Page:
Frank responds to the inquisitive nature of your tambourine by shouting, “Charles Lindbergh, get cracking,” and so it goes that Charles Lindbergh steps up to the microphone wearing the glasses of someone who flies a plane.

“Look. I demand total silence for what I’m about to do,” he says. “It is imperative that you do not make any noise, or else something bad will happen. And that’s a promise. The silence begins...now!”

Whoa. He means business.

Charles Lindbergh’s thing was a success! You didn’t make any noise, and the crowd loved it. There was even enough time for Good Blaster to sneak in a dig or two. Nice.

It’s time to leave the hotel, but the night is still young for this famous cabal of legal criminals. Frank’s nodding his bulbous head in the manner of someone who wants you to choose another thing.

And this is what?

You had to make a noise even though the famous pilot Charles Lindbergh said not to, didn’t you? Well, guess what? His thing went horribly wrong, and now you and everyone who was inside the Rumpus Room at the Boar’s Head Hotel and Delicatessen is dead, long dead—including the famous people, like Dean Martin. Nice job.

The rivals of Rat Pack are the 1927 New York Yankees, the other group of popular men. Widely considered to be one of the greatest teams in the history of professional baseball, the ’27 Yanks went 110-44 and won the World Series in four games. They were led by superstar Babe Ruth and his 60 home runs—a record that would stand for 34 years—and by first baseman Lou Gehrig, who won the American League MVP and drove in 175 runs.

They don’t like you guys, and you guys don’t like them.

Your two groups square off in an unmarked Las Vegas alley, rendering tourists completely oblivious to the fact that at that very moment, the 1927 New York Yankees and Rat Pack are about to beat the living hell out of each other.

Which pinstriped oaf would you like to attempt to clobber?

You walked up to Babe Ruth to try to kick his ass, but he got scared and threw a bat at you. The bat broke your arm and sent you to the emergency room, ending your night on the town with Rat Pack, as that is a place where they are nowhere to be found.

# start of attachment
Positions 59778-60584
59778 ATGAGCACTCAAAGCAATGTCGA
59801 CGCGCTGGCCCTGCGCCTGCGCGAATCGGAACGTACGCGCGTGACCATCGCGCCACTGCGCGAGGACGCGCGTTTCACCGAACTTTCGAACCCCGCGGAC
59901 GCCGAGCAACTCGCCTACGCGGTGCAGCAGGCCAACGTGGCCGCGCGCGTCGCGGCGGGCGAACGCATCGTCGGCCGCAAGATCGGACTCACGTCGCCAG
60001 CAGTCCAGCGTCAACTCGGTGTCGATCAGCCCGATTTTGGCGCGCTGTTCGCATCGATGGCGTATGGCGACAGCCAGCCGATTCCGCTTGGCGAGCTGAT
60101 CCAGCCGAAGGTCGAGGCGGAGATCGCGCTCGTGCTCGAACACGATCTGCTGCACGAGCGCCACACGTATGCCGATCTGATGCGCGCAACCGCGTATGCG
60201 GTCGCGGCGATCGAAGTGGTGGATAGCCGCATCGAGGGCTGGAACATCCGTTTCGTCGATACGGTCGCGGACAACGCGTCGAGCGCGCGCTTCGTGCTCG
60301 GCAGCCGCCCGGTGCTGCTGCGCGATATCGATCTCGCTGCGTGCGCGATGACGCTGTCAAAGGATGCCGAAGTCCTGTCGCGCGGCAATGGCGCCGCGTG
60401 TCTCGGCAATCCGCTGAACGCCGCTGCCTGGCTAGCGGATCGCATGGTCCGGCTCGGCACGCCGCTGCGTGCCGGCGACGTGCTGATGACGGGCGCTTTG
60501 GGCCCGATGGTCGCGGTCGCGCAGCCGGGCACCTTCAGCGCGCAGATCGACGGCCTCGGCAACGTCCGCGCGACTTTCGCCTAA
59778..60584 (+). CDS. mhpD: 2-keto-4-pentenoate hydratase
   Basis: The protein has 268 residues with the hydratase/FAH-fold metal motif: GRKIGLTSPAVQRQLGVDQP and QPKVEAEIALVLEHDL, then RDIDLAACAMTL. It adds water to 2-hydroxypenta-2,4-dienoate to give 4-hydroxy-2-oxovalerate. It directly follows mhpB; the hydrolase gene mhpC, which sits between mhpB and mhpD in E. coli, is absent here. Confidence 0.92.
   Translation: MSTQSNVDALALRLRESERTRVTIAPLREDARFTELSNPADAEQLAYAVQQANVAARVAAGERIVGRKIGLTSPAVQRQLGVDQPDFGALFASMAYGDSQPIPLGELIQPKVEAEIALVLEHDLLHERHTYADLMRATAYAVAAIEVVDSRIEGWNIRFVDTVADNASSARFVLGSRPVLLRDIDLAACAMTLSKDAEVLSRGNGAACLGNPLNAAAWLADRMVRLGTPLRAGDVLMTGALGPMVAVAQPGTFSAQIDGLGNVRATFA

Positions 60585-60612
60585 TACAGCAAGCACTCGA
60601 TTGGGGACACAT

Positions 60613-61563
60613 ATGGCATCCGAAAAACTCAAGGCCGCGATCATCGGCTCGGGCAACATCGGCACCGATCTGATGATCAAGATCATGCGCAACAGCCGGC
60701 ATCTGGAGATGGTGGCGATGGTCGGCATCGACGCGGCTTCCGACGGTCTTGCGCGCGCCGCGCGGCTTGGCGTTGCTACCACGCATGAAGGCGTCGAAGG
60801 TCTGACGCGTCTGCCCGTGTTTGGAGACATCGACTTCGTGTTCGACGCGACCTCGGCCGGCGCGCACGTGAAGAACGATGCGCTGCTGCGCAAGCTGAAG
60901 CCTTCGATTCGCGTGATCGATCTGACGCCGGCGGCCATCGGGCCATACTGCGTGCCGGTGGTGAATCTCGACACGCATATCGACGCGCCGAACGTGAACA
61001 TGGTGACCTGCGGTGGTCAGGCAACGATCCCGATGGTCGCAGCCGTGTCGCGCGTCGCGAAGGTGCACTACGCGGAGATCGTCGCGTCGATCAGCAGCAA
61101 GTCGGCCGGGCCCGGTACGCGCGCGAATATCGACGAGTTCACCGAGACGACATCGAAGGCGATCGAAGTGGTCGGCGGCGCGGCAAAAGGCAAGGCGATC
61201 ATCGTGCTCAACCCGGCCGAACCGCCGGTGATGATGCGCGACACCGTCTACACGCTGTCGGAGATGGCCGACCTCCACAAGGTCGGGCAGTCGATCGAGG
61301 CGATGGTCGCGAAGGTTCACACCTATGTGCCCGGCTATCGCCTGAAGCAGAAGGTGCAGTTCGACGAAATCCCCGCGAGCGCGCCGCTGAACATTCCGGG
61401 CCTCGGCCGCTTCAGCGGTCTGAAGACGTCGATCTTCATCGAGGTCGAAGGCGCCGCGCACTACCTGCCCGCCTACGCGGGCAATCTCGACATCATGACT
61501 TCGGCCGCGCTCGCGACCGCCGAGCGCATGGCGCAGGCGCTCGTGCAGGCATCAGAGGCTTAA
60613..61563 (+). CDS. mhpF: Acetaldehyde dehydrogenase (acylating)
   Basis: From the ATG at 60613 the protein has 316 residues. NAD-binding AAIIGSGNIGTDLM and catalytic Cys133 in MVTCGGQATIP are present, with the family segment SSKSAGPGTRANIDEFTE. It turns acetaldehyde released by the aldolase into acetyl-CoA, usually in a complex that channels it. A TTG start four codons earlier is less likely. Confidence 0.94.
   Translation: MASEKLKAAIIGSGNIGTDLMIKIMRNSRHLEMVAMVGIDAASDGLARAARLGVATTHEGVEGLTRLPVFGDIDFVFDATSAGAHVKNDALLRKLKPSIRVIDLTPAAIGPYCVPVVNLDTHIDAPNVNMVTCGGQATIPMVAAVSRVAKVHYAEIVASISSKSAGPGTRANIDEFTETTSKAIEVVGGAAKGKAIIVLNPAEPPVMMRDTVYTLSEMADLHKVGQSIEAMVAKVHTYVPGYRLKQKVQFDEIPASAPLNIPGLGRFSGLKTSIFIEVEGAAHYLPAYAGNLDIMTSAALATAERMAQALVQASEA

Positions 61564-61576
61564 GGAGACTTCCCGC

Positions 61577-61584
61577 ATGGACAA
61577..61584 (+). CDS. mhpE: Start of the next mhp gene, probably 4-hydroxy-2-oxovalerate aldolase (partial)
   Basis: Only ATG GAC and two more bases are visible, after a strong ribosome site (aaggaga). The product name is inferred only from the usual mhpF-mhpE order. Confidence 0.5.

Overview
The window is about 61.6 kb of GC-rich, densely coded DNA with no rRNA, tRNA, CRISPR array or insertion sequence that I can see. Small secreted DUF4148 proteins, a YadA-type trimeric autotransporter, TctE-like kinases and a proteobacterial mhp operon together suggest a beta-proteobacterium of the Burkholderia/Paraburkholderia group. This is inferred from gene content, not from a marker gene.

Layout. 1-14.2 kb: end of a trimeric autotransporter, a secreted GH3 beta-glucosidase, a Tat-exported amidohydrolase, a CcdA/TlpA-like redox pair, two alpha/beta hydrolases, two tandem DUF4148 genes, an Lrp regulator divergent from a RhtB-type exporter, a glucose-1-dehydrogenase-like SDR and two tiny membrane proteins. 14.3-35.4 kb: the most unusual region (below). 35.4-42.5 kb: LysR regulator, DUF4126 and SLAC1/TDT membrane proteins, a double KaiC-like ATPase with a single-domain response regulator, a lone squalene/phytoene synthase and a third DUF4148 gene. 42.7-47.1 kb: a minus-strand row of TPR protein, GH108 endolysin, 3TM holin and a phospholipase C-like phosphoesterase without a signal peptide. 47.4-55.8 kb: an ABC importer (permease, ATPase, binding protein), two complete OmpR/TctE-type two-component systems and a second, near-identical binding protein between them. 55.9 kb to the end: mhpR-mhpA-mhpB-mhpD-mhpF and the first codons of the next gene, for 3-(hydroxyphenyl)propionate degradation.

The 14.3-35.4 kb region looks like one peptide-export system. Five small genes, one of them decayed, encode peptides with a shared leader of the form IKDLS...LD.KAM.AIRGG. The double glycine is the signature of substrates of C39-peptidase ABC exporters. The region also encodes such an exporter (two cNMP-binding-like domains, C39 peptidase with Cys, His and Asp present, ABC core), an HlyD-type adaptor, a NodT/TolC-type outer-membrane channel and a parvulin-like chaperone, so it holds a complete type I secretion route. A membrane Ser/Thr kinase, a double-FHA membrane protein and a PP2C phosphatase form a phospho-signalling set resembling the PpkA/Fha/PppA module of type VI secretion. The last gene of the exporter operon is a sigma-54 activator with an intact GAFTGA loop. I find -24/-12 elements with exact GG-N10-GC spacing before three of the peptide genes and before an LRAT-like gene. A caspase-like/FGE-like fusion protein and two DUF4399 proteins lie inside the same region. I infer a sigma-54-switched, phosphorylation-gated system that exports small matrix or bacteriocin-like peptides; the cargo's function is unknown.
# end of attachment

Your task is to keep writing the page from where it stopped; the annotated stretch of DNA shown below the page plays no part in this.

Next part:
As for Ruth, this all happened so fast that it rocked him to his very core. He left the fight, even though it was still in progress, and hitched a ride back to New York City, never once taking his eyes off his hands, the hands that had been responsible for so many home runs and the hands that broke your arm.

Babe Ruth retired from baseball the next day and spent the remainder of his living days staring at his hands, saying, “These hands...these hands are the arm-breaking hands, not the home-run hands.” This man, a Bambino so important to the evolution of baseball as a sport, never touched another baseball bat in his entire life, and ended up dying on February 9, 1986 as he stared at his arm-breaking hands in a dark nursing home room somewhere in Nebraska, the only light entering his room coming from Halley’s Comet as it passed overhead, making its first appearance in 76 years, on the night of the death of Babe Ruth, the man who died staring at his arm-breaking hands.

Also, Babe Ruth was clearly Frank’s to fight. Know your role.

You walk over to fight Lou Gehrig, the legendary Yankees first baseman who once made 50,000 diehard Yankees fans mourn to death after giving a speech where he promised to die. He holds no guns or knives, just a voice and an intention to use it.

After an enormous clearing of the throat, he begins.

“Soon, I’m a dead man,” says Gehrig, reciting his famously deadly speech. “Soon, I’ll just be bones and blood in the cold, hard sand.”

The tears run down your face and render your fists and feet totally slimy and useless. Gehrig continues:

“I’ll be moving to a graveyard soon, population dust and bones. If you want to see Lou in a couple of months, you’ll have to make me a couple of clones. Big or small, tall or wide, it doesn’t matter to me. As long as I have some clones, me is who you’ll be able to see.”

You let Lou Gehrig recite his “Soon I’m A Dead Man” speech for too long, and you mourned so hard that you died. Ultimately, you probably should’ve let Dean Martin take care of Gehrig, because he doesn’t have time for weepy, mawkish horseshit like this.

“You can’t fight me, friend! I’m not on the 1927 New York Yankees. I’m on Rat Pack!

“It’s okay! We all make mistakes. It’s just part of being human, like riding a bike or not eating delicious bugs.”

“If you punch me again, I will hit you over the head with this thing I just found. Is that understood?”

Looks like Lindbergh and this guy are already fighting. Try someone else.

You got publicly executed for trying to fight a dog. On the plus side, the crowd loved the way your body exploded.

“Hello!” says 13-year-old Joe DiMaggio, a beacon of light who illuminates the world around him with just a smile. “Would you like to play baseball with me? It’s my favorite!”

That boy had no intentions of ever playing baseball. Thirteen-year-old Joe DiMaggio beat you up so bad that you got this thing and died.

“Oh, really?” says the boy who can turn night into day. “That’s a shame. I was hoping someone would play baseball with me!”

You’re starting to regret thinking that you should fight a child, but you don’t want to let your new friends down.

You two do have some sort of incredible metaphysical relationship, and you use it to beat up the future Yankees legend in such a way that he dies in 1999, just missing out on the wonders of the new millennium. Awesome.